Mosaics

The first time I ran across the word “precursoritus” I was attending Stanislaus State College (later University), in Turlock, CA, and writing a paper on Ludwig Andreas von Feuerbach, (July 28, 1804 – September 13, 1872), the German philosopher and anthropologist known for his book “The Essence of Christianity”, and for thought influential in the development of dialectical materialism, which was the subject of the philosophy class I was taking at the time. I like the word precursoritus.

Professor Wartofsky used the word to address the presence of cultural one-up-man-ship and the presumed need to establish the right of determination simply by having claim to being first, rather than seek a more robust and clearer sense of relationship by comparison of some of the most distinctive and interesting as well as problematic features of a context.

Wartofsky, Marx Feuerbach . Cambridge: Cambridge University Press. 1977.
https://en.m.wikipedia.org/wiki/Ludwig_Feuerbach

“Mosaic is the art of creating images with an assemblage of small pieces of colored glass, stone, or other materials. It is a technique of decorative art or interior decoration. Most mosaics are made of small, flat, roughly square, pieces of stone or glass of different colors, known as tesserae; but some, especially floor mosaics, may also be made of small rounded pieces of stone, and called ‘pebble mosaics'”.

https://en.m.wikipedia.org/wiki/Mosaic

“The history of mosaic goes back some 4,000 years or more, with the use of terracotta cones pushed point-first into a background to give decoration. By the eighth century BC, there were pebble pavements, using different coloured stones to create patterns, although these tended to be unstructured decoration. It was the Greeks, in the four centuries BC, who raised the pebble technique to an art form, with precise geometric patterns and detailed scenes of people and animals.

By 200 BC, specially manufactured pieces (“tesserae”) were being used to give extra detail and range of colour to the work. Using small tesserae, sometimes only a few millimetres in size, meant that mosaics could imitate paintings. Many of the mosaics preserved at, for example, Pompeii were the work of Greek artists.”

http://www.thejoyofshards.co.uk/history

“The inlaying of serpentine, turquoise, malachite and shell to make mosaics was also a popular craft and is known from Olmec times. The Olmecs are best known for their beautiful pavements of inlaid serpentine representing stylised jaguar masks and purposely buried, probably for ritual reasons. The Aztecs created wonderful masks and skulls overlaid with turquoise, malachite and shell with eyes of iron pyrites. One of their most famous mosaic artifacts is the chalcedony-bladed sacrificial knife with inlaid handle in the form of a crouching eagle warrior. Larger mosaics decorating the walls of palaces and temples exist in complex geometric motifs; these occur mainly after 800 CE in the architecture of the Maya although fine examples exist at Mitla in Mexico.”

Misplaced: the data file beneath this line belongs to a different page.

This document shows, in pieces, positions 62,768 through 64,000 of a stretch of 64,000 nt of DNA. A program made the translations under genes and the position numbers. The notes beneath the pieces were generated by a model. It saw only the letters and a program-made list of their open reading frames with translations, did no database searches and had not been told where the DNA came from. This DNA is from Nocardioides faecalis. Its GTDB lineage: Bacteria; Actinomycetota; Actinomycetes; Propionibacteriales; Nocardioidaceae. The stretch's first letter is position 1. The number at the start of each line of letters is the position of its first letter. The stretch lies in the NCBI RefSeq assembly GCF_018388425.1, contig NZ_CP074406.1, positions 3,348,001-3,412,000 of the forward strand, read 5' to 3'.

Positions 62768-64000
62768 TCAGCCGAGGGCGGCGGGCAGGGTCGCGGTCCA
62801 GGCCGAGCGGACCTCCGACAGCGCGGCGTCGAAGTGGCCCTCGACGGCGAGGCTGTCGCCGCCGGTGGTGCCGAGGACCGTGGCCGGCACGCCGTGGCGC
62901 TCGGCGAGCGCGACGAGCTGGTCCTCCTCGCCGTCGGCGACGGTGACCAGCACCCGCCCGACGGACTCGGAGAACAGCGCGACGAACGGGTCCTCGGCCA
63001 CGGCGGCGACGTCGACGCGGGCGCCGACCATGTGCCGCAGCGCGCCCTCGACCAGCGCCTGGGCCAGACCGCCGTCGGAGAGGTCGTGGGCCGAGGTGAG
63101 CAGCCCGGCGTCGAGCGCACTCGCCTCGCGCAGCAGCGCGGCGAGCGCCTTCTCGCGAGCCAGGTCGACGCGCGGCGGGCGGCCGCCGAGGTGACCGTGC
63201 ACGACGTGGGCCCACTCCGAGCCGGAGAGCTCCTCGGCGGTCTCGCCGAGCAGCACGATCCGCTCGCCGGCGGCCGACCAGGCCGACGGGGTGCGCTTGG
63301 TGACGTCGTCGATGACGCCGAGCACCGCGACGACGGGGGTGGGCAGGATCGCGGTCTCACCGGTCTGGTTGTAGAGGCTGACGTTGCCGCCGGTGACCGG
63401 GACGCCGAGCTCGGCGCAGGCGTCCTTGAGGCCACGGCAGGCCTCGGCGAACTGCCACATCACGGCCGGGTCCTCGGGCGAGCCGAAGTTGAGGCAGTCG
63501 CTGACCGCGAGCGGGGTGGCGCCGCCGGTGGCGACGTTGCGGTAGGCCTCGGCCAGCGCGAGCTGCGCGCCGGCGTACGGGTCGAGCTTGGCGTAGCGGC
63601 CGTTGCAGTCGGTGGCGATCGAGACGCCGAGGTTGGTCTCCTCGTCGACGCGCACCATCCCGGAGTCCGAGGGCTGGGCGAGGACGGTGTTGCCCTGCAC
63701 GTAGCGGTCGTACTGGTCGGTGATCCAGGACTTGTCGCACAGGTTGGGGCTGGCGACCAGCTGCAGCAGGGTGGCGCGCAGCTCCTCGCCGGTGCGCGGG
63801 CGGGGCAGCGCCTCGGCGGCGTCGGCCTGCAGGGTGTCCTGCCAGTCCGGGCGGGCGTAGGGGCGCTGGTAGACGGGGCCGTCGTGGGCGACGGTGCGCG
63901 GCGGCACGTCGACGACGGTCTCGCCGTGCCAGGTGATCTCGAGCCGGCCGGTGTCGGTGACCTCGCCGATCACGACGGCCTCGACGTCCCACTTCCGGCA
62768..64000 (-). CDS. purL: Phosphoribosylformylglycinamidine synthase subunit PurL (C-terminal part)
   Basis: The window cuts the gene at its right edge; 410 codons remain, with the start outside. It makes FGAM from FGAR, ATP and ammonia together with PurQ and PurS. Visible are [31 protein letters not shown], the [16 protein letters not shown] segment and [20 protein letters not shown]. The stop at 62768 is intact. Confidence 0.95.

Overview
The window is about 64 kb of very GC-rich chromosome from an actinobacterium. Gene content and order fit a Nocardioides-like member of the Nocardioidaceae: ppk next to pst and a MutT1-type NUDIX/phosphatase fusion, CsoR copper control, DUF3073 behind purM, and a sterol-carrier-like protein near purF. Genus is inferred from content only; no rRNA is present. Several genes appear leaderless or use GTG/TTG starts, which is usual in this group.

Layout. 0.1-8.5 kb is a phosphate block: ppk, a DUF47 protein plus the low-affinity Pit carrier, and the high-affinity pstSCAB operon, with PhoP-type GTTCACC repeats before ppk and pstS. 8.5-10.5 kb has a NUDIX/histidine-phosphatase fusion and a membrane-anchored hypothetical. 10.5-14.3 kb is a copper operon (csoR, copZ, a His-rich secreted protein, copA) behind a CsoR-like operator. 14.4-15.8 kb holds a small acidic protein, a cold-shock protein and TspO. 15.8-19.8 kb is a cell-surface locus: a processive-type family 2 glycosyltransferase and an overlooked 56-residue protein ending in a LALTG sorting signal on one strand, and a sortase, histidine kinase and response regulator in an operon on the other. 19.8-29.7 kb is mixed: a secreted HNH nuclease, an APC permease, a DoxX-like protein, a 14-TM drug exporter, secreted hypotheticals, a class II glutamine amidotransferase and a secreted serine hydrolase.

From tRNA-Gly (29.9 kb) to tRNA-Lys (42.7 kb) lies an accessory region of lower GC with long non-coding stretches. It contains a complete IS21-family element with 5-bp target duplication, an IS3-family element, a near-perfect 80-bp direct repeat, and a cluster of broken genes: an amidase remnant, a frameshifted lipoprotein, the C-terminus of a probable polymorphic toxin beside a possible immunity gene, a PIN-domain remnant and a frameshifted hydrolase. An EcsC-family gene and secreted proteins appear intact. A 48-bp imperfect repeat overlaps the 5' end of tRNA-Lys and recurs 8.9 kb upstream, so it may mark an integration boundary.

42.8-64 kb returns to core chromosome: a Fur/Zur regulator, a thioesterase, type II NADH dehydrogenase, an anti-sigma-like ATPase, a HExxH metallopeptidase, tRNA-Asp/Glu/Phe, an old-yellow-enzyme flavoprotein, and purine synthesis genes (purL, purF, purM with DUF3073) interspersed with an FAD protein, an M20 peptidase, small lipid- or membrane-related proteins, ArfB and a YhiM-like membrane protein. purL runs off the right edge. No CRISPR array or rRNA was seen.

http://www.visual-arts-cork.com/history-of-art/pre-columbian.htm

One of the features I enjoy most about mosaic is the representation it occupies in the artistic history of both Native Anerican and Western European cultures. When presenting art in mosiac neither of these historical references takes any precedence over the other. – b
Mosaic is a conversation. Mosaic is the play of light on a broken surface. There are rules to the art of mosaic:

1. The play of light is the first rule of mosaic.

2. The surface of mosaics is irregular, even angled, to increase the dance of light on the tesserae.

3. Tesserae are irregular, rough, individualized, unique.

4. If you are creating horizontal line, place tesserae vertically.

5. If you are creating a vertical line, place tesserae horizontally.

6. The line in mosaic is supreme; the flow of the line is what matters so the eye is never disturbed or interrupted.

7. The background is very important in emphasizing the mosaic pattern. There must always be at least one line of tesserae that outlines the pattern. Sometimes there will be as many as three lines defining the pattern as part of the background.

8. There is a perfection in imperfection. The interstices or gaps between the tesserae speak their own language in mosaics.

9. Many colors are used to create one color from afar. Different hues of the same color were always used in ancient mosaics.

10. The distance from which the mosaic is viewed is important to the design, color, and execution of the mosaic.

11. The play of light is the first and last rule of mosaic.
http://onpoint.wbur.org/2008/11/17/finding-beauty-excerpt

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